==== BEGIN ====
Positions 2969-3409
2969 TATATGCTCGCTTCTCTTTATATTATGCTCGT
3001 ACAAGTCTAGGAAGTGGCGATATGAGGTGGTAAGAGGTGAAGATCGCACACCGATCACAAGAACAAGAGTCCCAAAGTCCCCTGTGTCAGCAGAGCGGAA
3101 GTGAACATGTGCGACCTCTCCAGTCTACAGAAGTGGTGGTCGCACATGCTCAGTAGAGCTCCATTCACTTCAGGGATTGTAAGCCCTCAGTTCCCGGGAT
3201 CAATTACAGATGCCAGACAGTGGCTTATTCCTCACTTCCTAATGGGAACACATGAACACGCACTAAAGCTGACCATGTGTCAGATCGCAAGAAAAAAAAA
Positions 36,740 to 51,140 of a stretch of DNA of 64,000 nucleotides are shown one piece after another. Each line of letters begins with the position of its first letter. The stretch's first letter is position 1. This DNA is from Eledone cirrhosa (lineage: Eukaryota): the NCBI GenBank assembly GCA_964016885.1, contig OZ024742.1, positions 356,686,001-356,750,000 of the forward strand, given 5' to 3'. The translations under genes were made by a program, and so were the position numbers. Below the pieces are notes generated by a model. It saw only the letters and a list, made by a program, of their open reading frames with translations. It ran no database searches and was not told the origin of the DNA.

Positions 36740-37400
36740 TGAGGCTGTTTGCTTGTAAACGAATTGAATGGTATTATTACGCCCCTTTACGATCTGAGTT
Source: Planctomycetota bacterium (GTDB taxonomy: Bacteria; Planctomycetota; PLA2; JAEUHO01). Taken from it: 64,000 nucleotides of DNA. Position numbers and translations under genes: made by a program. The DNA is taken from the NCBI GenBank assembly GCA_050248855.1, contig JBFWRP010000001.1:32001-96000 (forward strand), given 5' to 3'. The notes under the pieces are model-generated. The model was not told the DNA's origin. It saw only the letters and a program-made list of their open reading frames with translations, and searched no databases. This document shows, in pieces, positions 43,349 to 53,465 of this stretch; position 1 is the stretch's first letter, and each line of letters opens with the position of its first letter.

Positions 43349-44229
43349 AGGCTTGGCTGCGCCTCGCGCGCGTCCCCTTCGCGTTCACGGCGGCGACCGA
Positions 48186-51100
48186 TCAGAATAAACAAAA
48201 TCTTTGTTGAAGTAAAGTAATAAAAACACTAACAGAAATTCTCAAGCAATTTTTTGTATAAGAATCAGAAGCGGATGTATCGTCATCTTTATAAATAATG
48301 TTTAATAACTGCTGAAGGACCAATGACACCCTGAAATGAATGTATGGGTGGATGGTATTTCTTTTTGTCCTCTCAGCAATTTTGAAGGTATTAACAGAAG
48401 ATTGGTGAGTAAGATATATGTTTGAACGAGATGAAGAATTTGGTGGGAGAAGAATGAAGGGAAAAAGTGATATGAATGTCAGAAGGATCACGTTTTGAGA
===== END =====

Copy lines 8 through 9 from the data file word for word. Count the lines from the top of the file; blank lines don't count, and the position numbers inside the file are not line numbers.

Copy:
36740 TGAGGCTGTTTGCTTGTAAACGAATTGAATGGTATTATTACGCCCCTTTACGATCTGAGTT
Source: Planctomycetota bacterium (GTDB taxonomy: Bacteria; Planctomycetota; PLA2; JAEUHO01). Taken from it: 64,000 nucleotides of DNA. Position numbers and translations under genes: made by a program. The DNA is taken from the NCBI GenBank assembly GCA_050248855.1, contig JBFWRP010000001.1:32001-96000 (forward strand), given 5' to 3'. The notes under the pieces are model-generated. The model was not told the DNA's origin. It saw only the letters and a program-made list of their open reading frames with translations, and searched no databases. This document shows, in pieces, positions 43,349 to 53,465 of this stretch; position 1 is the stretch's first letter, and each line of letters opens with the position of its first letter.